For two years, Anderson had the good fortune to be Justin Gatlin's college coach. The collaboration coincided with Gatlin's rise from a 10.36 100 meter sprinter in high school into a dominant collegiate athlete. Among his many notable achievements as a college trackster, Gatlin swept both the 100 and 200 meter dashes at the 2001 and 2002 NCAA Outdoor Championships, becoming the first athlete to turn that feat since Abilene Christian's Bobby Morrow did so in the 1950's. Gatlin also equaled the American Junior record in the 100 meters (10.08) and established a collegiate record at 200 meters (19.86). As a measure of versatility, Gatlin also lowered his PR in the 110-meter hurdles to 13.42 and split 44.1 in the 4x400 relay. Perhaps more than any other way, Anderson helped Gatlin by encouraging the sprinter's tendency to dream big.

As a secondary coach, Anderson also played a key role in the overall development of NCAA long jump champion Dedra Davis and NCAA decathlon champions Tom Pappas and Stephen Harris. Working with Davis' jump coach, Dorothy Doolittle, Anderson helped Davis develop sprint skills enough to earn the SEC 55-meter dash crown in 1994 and fetch bronze in the same event at NCAA's. Serving as a consultant to decathlon coordinator Bill Webb, Anderson coached Pappas (1999) and Harris (2003) in the sprint, hurdle and long jump events. Anderson remained part of Pappas' team when he was World Champion in 2003 and an Olympian in 2004.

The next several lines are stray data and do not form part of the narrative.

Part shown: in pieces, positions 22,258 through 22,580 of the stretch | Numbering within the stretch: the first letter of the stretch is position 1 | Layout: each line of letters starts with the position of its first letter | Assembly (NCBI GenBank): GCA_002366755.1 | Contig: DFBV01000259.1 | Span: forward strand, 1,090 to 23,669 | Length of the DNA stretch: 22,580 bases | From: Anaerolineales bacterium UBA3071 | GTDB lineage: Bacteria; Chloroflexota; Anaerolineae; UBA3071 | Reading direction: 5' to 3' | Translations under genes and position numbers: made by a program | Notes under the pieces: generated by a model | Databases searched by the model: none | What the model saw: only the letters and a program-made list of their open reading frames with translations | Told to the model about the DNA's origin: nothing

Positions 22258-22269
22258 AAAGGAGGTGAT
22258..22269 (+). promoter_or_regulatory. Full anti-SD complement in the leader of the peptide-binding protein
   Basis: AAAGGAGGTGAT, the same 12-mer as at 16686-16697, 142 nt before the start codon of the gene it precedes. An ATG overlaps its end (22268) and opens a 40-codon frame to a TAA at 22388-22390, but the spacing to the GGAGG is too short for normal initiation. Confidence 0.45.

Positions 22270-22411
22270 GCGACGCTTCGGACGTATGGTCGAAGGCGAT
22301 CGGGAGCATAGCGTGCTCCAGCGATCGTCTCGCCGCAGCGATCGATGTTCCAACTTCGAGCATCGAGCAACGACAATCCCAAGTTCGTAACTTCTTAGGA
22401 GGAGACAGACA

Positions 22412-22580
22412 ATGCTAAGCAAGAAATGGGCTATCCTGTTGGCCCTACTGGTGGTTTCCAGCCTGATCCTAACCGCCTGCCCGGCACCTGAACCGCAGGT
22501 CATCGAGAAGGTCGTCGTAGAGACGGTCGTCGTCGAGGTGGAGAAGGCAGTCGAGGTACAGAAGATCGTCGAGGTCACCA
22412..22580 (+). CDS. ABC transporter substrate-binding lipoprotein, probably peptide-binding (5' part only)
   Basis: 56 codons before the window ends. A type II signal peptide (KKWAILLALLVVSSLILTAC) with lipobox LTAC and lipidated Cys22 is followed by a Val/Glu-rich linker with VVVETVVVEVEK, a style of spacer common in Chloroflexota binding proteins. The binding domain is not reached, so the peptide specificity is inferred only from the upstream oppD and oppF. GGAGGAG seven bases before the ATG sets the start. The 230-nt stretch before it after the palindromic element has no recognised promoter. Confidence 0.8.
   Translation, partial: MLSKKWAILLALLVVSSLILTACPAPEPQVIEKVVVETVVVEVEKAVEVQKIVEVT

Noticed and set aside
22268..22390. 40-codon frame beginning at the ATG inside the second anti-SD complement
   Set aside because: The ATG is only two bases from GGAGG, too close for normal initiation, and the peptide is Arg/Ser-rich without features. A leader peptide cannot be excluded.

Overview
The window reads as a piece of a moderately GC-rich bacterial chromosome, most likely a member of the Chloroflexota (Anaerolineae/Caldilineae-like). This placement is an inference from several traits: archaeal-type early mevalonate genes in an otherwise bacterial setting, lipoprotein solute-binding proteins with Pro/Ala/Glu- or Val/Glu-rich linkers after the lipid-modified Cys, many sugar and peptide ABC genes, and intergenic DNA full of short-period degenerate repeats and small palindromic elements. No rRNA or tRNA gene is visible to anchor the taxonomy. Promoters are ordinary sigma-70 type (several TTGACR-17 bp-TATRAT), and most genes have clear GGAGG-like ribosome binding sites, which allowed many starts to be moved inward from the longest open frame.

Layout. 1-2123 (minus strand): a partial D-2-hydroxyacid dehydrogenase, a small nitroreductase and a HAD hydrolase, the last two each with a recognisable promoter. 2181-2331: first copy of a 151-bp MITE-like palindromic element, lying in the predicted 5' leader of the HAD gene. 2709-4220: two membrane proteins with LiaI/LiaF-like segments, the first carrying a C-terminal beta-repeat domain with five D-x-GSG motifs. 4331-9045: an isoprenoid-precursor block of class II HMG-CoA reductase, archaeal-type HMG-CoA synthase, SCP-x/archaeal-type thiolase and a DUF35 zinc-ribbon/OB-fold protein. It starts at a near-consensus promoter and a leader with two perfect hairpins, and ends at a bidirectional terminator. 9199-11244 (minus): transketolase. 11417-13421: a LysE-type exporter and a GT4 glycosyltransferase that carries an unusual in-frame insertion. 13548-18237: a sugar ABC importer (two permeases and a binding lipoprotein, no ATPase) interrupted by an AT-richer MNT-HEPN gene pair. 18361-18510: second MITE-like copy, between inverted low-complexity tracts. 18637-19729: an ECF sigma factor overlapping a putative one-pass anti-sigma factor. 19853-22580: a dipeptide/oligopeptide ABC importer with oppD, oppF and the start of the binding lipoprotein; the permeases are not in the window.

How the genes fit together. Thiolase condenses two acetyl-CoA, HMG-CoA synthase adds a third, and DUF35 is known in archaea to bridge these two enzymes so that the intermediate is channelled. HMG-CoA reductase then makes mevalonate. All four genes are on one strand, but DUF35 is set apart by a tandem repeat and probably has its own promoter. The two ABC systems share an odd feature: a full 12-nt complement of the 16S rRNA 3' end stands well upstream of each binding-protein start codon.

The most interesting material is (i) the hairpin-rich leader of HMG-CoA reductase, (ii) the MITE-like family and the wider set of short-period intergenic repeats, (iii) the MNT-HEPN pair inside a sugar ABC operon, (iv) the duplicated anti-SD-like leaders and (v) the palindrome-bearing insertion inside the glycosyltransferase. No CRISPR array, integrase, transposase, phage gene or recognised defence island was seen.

Beside Pappas, Anderson has trained other athletes successfully on the world stage. At the 2004 World Indoor Championships, Gary Kikaya became the first athlete from the Democratic Republic of Congo to win a medal in world competition. In 2001, high hurdler Dawane Wallace placed seventh at the World Championships in Edmonton and won a bronze medal at the World University Games in 2003. Rebecca Russell Buchanan, a 400-meter hurdler, ran to a PR 54.87 and a spot on the USA team for the 1997 World Championships. Anderson also coached 2004 World Junior gold medalist Aries Merritt in the 110 meter hurdles and 2000 World Junior bronze medalist Russell Frye in the 200 meters.

At the top of Anderson's goal list: to recruit and develop Texas A&M athletes to scoring positions in conference, regional and NCAA competition. Another goal: develop an NCAA relay winner. Five times Anderson coached relays have finished runners-up in NCAA competition - ironically four of those teams placed second to Pat Henry-coached teams.

Coach Anderson holds two bachelors degrees from the University of Houston, a bachelor of Architecture ('79) and a B.A. in English Literature ('87). Anderson's coaching path is unusual. Anderson practiced architecture for six years after college before turning to track and field. He began coaching as a volunteer assistant to Coach Tom Tellez at the University of Houston in January of 1986, and spent 3 invaluable foundational years there. He was then a women's assistant at Tennessee for 8 years and a men's assistant for 8 years before joining the Aggies.

After 20 years of collegiate coaching, Anderson credits his success to a supportive family, patient mentors, great athletes and head coaches who took risks to hire him. He especially wishes to thank his wife, Charla, and his son Kohl for their steady love and support.